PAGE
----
Principals highlight May accomplishments
by Patty Unruh
The Gilpin County Board of Education met on Tuesday, May 21, at 7:00 p.m.Board members present were Craig Holmes, Brook Ramsey, Sarah Swanson, and Steve Boulter. Kersten Armstrong was absent. Superintendent David MacKenzie, Secondary Principal Alexis Donaldson, Elementary Principal Heather Huntoon, and Secretary to the Board Joni Schmidt were also present.
Congratulations and Celebrations
The Class of 2019 graduation ceremony was held on Saturday, May 18. The graduates received $244,700 in scholarships.
Stephen King represented Gilpin at the state track meet and won second place in the 300-meter hurdles. Boulter noted that the new track helped the middle and high teams make great gains. The middle school team had a great season and broke many records, with the eighth-grade girls winning the Frontier League. Fifth and sixth graders were first in the junior league.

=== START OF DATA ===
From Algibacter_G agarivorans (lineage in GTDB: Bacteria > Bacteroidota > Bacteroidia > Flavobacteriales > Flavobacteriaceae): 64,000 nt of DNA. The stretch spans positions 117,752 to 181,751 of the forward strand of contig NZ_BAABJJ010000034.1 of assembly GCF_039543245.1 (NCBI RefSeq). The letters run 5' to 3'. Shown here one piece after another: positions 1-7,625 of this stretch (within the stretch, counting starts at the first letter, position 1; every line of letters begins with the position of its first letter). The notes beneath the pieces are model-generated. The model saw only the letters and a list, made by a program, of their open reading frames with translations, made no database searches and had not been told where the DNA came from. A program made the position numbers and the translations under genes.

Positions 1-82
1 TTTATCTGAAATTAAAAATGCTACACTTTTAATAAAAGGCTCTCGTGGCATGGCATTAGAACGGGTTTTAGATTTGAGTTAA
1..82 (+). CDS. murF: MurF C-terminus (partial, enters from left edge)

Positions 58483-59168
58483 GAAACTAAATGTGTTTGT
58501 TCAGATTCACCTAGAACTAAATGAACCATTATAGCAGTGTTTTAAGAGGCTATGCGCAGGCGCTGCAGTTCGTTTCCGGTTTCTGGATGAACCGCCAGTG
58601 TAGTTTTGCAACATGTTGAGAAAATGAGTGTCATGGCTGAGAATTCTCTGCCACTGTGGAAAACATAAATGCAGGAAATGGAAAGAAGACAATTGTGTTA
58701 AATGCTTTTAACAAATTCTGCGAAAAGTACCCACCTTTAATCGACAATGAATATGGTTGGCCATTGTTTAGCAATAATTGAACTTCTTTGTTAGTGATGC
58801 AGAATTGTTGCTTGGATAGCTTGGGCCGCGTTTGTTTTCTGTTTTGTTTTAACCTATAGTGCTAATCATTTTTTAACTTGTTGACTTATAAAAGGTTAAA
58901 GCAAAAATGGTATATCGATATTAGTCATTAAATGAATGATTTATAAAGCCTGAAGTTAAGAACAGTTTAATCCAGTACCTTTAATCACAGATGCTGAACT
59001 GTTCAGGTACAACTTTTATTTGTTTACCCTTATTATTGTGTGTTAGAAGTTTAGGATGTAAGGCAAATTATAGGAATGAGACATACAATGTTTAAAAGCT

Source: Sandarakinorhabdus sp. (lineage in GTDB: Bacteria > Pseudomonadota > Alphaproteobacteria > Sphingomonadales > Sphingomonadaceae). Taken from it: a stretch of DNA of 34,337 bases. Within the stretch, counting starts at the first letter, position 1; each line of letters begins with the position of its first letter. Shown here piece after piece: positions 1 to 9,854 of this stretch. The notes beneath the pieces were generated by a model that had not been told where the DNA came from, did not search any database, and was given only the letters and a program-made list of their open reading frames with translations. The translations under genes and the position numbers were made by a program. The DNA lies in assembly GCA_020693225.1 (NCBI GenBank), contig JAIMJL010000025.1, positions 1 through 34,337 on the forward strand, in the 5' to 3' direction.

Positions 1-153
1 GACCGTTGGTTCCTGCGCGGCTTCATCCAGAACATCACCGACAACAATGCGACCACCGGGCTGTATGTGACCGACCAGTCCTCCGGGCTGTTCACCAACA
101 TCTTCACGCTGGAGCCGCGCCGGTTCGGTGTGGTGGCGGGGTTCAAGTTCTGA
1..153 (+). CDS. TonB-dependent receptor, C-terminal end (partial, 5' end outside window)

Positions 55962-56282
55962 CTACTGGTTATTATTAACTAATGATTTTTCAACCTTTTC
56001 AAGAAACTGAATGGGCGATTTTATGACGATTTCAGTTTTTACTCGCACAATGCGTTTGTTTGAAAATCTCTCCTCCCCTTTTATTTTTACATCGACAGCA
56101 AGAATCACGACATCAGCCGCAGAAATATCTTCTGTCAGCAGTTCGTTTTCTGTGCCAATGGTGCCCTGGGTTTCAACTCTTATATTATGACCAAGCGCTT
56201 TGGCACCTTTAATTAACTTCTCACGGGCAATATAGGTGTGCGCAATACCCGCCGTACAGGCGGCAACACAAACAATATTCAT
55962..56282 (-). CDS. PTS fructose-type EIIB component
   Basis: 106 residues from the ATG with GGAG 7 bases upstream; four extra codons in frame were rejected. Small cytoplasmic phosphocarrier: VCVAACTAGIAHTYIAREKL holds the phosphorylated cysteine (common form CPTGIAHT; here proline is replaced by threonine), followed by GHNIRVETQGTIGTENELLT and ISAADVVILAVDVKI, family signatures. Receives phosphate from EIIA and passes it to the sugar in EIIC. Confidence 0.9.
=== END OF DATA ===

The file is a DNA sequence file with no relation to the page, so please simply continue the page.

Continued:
April and May Artists
Art teacher Curt Halsted introduced April artist Ashyr Trumble. The fourth grader created an original dot painting of an Australian kangaroo. The project was integrated with history lessons on explorer James Cook and on the Aborigines.
First grader Otto Holland was honored for his painting of a black bear. The painting was also part of integrated studies in language arts and music. The elementary students had written poetry and created corresponding art, and the poetry was set to music for the spring arts program.
Secondary Student Presentation
Seventh-grade students from Sam Wardell’s language arts class presented videos that they had produced on “The Keys to Success.” Linda Icenogle and Anna Thomason said the video project was an alternative to writing papers and giving speeches.